Synopses & Reviews
What happened in American drama in the years between the Depression and the conclusion of World War II? How did war make its impact on the theatre? More important, how was drama used during the war years to shape American beliefs and actions? Albert Wertheim's Staging the War brings to light the important role played by the drama during what might arguably be called the most important decade in American history. As much of the country experienced the dislocation of military service and work in war industries, the dramatic arts registered the enormous changes to the boundaries of social classes, ethnicities, and gender roles. In research ranging over more than 150 plays, Wertheim discusses some of the well-known works of the period, including The Time of Your Life, Our Town, Watch on the Rhine, and All My Sons. But he also uncovers little-known and largely unpublished plays for the stage and radio, by such future luminaries as Arthur Miller and Frank Loesser, including those written at the behest of the U.S. government or as U.S.O. musicals. The American son of refugees who escaped the Third Reich in 1937, Wertheim gives life to this vital period in American history.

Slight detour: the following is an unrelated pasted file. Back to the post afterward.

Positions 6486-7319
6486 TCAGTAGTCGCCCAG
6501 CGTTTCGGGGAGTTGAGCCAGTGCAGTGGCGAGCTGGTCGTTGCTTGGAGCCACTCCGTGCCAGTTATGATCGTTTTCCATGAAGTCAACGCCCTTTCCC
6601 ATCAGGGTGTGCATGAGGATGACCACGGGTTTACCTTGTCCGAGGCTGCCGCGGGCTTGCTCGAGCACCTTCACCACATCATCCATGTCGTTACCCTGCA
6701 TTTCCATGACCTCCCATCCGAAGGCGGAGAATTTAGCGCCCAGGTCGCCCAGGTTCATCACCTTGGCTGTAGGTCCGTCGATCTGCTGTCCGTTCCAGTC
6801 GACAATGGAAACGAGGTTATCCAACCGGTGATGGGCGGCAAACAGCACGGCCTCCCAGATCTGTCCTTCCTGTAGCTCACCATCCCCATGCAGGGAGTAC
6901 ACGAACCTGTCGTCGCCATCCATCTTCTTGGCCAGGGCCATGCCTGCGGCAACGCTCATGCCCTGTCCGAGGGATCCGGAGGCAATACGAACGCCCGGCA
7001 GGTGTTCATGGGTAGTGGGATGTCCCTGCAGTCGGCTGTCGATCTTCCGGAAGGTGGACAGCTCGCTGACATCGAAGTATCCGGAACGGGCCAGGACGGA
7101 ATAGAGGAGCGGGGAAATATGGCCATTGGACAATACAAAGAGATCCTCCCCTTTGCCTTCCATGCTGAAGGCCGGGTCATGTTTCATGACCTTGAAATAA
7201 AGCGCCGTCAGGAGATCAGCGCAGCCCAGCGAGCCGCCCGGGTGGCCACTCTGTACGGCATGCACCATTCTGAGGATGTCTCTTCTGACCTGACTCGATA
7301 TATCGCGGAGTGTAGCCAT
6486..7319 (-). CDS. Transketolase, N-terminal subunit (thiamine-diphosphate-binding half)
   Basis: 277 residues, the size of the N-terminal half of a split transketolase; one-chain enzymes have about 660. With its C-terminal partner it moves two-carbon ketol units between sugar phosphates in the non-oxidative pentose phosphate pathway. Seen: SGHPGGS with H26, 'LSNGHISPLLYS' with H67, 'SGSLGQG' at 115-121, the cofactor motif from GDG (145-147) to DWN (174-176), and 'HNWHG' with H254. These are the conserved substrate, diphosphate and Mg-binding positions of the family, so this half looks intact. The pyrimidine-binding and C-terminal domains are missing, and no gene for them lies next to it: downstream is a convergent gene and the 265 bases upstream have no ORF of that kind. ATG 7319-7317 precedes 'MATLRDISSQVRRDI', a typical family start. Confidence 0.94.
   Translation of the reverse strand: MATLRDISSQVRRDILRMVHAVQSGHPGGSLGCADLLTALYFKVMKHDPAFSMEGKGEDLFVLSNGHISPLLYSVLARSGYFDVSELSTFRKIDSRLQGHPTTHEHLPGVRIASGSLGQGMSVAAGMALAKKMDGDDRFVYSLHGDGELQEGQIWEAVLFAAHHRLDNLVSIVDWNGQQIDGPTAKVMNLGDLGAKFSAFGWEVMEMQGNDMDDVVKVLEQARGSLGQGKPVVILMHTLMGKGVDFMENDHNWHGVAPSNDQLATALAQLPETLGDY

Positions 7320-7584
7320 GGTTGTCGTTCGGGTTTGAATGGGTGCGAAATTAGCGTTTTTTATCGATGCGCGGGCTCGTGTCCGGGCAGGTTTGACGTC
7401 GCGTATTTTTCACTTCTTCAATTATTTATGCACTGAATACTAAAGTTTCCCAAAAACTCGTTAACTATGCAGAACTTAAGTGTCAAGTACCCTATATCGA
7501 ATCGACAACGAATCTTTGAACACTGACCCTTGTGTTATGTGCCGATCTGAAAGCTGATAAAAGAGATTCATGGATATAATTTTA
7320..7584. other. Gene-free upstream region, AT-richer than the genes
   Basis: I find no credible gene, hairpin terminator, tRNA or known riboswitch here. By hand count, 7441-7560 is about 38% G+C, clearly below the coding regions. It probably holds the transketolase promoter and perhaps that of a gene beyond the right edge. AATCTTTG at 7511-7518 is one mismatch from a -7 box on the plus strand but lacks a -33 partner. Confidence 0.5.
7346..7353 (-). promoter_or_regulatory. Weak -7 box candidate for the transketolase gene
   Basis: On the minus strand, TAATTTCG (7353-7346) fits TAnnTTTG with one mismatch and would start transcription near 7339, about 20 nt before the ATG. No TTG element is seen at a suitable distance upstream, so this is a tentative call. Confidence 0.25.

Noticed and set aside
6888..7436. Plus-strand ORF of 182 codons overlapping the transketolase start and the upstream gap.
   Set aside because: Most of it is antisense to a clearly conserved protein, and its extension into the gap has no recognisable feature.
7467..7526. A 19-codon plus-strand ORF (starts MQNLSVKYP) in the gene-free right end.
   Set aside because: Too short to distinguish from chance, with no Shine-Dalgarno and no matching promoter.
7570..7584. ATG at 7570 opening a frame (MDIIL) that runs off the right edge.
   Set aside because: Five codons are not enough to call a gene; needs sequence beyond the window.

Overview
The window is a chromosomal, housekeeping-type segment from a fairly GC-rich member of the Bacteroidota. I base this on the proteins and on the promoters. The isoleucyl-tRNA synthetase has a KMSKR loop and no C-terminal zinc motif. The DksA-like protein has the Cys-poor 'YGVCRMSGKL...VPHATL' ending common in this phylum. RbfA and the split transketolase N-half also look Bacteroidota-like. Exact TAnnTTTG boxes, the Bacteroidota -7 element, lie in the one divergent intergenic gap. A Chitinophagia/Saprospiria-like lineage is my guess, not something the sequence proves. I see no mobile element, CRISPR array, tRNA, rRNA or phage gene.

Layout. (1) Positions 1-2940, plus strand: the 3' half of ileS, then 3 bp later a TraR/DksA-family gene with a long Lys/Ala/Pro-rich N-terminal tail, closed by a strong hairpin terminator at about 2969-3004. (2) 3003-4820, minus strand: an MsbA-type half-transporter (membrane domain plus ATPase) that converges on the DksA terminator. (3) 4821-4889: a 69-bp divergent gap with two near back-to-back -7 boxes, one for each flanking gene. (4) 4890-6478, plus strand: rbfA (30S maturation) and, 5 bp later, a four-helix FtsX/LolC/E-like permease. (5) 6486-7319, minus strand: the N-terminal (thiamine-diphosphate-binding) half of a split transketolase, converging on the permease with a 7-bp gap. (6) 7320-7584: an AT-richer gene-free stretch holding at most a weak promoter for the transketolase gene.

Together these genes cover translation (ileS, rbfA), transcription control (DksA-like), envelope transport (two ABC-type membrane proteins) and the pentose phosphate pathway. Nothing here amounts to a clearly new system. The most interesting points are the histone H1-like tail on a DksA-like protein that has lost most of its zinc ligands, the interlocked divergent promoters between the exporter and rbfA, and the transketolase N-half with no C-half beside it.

About the Author
Albert Wertheim (1941-2003) was Professor of English and of Theatre and Drama at Indiana University. His other books include The Dramatic Art of Athol Fugard: From South Africa to the World (IUP, 2000).
Table of Contents
1. Getting Involved: American Drama on the Eve of World War II
2. The Drama of the War Years
3. The Dramatic Art of Uncle Sam: The Government, the Drama, and the War
4. Airing the War: World War II Radio Plays
5. The Aftermath